PRESTON A. MCCORD, Plaintiff-Appellant
UNITED STATES, Defendant-Appellee
from the United States Court of Federal Claims in No.
1:16-cv-00310-EDK, Judge Elaine Kaplan.
Manne, Pitt Law Veterans Practicum, Pittsburgh, PA, argued
John Gillingham, Commercial Litigation Branch, Civil
Division, United States Department of Justice, Washington,
DC, argued for defendant-appellee. Also represented by Mikki
Cottet, Joseph H. Hunt, Deborah Ann Bynum, Robert Edward
Newman, Dyk, and Reyna, Circuit Judges.
A. McCord ("McCord") appeals from a decision of the
Court of Federal Claims ("Claims Court"), which
held that (1) the government properly calculated his
entitlement to military retirement back pay; (2) the issue of
government recoupment of his severance pay was not ripe; and
(3) he failed to exhaust administrative remedies necessary to
secure an award of out-of-pocket medical expenses. We affirm
the Claims Court's judgment except as to out-of-pocket
medical expenses. On that issue, we reverse and remand for
entry of judgment awarding the claimed costs.
case involves the interplay between two statutes providing
disability benefits for retired military personnel. Section
1201 of Title 10 provides that military personnel who become
disabled in service with at least 20 years of service or at
least a 30% disability rating are entitled to receive
military retirement pay from the Department of Defense
("DOD") (hereinafter "military retirement
pay"). Under Section 1110 of Title 38, veterans are also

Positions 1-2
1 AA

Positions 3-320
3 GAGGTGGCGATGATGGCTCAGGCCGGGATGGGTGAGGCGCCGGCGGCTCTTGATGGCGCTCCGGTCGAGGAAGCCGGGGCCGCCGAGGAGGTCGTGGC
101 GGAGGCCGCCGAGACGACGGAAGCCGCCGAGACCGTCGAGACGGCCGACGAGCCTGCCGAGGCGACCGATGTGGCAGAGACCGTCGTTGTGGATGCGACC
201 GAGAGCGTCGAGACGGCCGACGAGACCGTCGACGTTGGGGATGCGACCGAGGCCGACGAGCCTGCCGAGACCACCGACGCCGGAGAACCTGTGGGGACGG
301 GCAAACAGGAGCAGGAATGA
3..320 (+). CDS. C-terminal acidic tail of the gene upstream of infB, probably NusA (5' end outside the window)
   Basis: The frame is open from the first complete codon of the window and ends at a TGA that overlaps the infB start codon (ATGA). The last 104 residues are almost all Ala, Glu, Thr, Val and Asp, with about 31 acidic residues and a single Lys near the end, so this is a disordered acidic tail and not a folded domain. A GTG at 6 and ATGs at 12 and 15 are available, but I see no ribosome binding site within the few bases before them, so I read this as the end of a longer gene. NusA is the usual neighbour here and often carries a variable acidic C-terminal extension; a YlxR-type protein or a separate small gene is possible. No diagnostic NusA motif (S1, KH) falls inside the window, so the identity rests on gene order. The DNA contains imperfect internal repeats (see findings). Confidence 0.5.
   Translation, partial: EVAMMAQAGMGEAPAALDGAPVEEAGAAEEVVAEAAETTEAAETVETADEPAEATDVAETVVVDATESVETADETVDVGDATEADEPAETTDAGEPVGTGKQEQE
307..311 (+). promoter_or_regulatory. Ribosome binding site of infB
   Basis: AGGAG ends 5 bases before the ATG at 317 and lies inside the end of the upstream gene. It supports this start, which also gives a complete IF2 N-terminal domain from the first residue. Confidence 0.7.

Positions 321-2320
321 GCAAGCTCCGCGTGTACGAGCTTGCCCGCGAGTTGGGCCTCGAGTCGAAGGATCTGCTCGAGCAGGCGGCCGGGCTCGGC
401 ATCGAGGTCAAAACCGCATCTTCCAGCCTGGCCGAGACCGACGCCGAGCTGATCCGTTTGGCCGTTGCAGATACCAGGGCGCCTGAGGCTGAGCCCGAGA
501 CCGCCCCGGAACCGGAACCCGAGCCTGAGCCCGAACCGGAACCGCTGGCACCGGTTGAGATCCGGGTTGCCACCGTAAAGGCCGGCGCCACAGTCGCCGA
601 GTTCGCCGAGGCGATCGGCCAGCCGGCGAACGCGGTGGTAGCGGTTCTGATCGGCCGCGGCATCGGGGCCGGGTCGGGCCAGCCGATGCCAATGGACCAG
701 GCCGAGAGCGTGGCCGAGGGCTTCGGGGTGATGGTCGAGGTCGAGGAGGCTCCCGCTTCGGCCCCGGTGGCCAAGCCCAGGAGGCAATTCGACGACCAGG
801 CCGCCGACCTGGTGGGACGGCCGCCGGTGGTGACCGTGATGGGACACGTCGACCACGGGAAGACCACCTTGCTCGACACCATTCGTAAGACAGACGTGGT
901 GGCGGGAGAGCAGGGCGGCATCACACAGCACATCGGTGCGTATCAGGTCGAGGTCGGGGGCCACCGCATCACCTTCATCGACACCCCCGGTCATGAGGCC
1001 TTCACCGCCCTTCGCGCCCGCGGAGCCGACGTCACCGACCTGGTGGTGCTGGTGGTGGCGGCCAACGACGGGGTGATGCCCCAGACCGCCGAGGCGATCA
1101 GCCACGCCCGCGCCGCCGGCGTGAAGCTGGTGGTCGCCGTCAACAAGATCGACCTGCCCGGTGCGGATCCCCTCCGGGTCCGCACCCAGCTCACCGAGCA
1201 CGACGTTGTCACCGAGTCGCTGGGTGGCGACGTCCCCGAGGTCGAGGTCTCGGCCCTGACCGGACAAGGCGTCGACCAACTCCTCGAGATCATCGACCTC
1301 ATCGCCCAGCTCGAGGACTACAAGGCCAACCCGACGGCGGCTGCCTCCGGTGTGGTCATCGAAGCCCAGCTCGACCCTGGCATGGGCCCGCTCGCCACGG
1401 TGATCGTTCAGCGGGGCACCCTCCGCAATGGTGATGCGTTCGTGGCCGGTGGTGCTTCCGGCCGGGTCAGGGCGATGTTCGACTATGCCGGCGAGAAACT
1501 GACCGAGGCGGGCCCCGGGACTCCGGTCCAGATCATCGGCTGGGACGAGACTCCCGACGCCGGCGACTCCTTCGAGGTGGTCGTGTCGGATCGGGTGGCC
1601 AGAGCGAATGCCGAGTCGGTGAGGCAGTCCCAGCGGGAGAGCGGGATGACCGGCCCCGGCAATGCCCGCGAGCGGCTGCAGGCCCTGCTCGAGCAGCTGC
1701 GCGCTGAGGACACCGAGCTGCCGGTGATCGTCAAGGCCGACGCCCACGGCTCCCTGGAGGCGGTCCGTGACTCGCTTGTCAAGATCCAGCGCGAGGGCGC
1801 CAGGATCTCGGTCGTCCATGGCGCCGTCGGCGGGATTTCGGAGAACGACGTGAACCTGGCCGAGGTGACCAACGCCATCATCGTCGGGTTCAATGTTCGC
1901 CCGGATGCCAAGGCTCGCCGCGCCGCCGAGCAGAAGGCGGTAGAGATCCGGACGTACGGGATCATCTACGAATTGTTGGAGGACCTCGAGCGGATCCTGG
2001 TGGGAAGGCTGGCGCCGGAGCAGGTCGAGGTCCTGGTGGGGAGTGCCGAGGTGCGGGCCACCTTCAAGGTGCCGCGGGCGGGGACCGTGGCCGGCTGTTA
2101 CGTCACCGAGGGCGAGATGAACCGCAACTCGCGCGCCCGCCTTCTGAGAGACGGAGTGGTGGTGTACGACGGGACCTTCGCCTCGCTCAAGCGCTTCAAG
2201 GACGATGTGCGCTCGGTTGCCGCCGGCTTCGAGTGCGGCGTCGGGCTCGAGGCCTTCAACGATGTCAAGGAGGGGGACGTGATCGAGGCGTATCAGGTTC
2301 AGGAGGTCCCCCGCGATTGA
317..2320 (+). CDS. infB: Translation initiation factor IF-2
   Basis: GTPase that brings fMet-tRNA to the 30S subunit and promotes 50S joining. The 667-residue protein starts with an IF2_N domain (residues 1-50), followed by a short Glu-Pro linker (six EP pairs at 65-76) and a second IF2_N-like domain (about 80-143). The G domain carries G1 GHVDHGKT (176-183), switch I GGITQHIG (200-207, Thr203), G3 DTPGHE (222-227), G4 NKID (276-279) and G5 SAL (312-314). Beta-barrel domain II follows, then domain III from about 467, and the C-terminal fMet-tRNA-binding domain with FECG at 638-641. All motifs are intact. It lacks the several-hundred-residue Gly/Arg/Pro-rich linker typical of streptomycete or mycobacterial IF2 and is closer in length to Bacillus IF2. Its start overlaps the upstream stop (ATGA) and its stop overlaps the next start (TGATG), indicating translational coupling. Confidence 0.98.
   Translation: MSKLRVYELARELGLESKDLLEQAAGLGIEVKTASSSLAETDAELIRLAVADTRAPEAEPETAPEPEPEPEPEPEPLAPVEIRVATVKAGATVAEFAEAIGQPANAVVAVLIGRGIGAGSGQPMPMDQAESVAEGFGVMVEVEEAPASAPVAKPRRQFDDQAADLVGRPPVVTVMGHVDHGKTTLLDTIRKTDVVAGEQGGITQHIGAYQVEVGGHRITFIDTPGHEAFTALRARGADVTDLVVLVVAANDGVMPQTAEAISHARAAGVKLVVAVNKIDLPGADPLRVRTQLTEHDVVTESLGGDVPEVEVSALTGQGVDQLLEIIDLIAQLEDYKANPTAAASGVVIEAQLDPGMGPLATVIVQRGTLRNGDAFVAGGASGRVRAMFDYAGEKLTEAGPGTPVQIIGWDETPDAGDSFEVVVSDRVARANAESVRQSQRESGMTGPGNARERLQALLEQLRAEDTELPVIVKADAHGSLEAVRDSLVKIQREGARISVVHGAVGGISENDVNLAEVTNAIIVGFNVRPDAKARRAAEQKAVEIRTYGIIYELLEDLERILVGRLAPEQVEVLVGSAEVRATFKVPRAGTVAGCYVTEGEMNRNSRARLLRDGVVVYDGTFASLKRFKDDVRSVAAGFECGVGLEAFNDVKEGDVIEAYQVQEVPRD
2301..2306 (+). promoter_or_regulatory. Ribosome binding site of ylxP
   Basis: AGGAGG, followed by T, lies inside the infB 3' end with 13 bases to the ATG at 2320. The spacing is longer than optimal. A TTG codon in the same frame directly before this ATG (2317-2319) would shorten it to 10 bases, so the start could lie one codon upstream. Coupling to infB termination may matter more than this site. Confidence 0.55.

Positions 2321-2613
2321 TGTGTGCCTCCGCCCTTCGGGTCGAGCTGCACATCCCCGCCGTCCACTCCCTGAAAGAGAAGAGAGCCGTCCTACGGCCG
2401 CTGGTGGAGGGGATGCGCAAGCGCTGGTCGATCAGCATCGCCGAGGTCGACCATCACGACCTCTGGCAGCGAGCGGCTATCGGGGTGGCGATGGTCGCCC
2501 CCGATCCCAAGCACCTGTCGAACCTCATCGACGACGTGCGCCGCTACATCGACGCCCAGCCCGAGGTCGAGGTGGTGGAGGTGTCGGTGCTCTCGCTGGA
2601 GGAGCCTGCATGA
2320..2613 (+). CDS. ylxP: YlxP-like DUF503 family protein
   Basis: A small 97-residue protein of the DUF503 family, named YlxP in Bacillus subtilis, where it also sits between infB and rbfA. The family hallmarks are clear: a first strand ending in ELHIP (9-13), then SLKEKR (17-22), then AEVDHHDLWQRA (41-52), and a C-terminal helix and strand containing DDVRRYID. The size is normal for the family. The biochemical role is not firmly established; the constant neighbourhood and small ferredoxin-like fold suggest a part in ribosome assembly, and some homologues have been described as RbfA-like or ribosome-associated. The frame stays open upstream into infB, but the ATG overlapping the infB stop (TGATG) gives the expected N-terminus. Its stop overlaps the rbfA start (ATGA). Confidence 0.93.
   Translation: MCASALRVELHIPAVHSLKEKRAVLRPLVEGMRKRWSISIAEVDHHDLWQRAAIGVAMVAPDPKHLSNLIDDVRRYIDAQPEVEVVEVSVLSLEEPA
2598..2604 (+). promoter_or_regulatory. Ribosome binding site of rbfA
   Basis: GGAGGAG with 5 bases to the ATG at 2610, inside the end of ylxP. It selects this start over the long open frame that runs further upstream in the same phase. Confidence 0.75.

entitled to receive veterans benefits if they can establish
the existence of a service-connected disability (hereinafter
"VA benefits"). But, as discussed below, Congress
has provided that, in general, veterans cannot simultaneously
receive military retirement pay and VA benefits.
is also a statutory anomaly. Upon separation from service, a
disabled veteran may be entitled to receive severance pay if
he served less than 20 years and generally has less than a
30% disability rating or a disability that was not incurred
in time of war or national emergency. 10 U.S.C. § 1203.
If the veteran receives military retirement pay, he is not
entitled to severance, and the severance pay must be recouped
from the military retirement pay unless the government waives
its right to recoupment, see 10 U.S.C. § 2774.
On the other hand, a veteran who receives VA benefits can
retain his severance pay if the "disability [was]
incurred in line of duty in a combat zone or incurred during
performance of [a designated] duty in combat-related
operations." 10 U.S.C. § 1212(d)(2). Thus, a
veteran receiving VA benefits may face a disadvantage if he
also secures an award of military retirement pay because he
would not be entitled to severance pay. However, one
advantage of securing eligibility for military retirement pay
under such circumstances is TRICARE coverage (discussed
injured his back while he served in the United States Army.
He was referred to a disability evaluation program conducted
jointly by the DOD and Department of Veterans Affairs
("VA"). The VA proposed a 20% rating, which was
accepted by the Army's Physical Evaluation Board.
28, 2012, McCord was discharged with a 20% disability rating.
Because his rating was below 30% and he served for less than
20 years, McCord received severance pay instead of ongoing
military retirement pay. Also, starting June 2012, McCord
received monthly payments for VA benefits.
his discharge, McCord applied to the Army Board for
Correction of Military Records ("ABCMR") to correct
his record to have at least a 30% disability rating. The
ABCMR denied his application, and McCord sought review with
the Claims Court. The Claims Court reversed and directed the
ABCMR to correct his record to reflect "a combined
disability rating of thirty percent . . . and, . . . that
[he] was retired with medical ...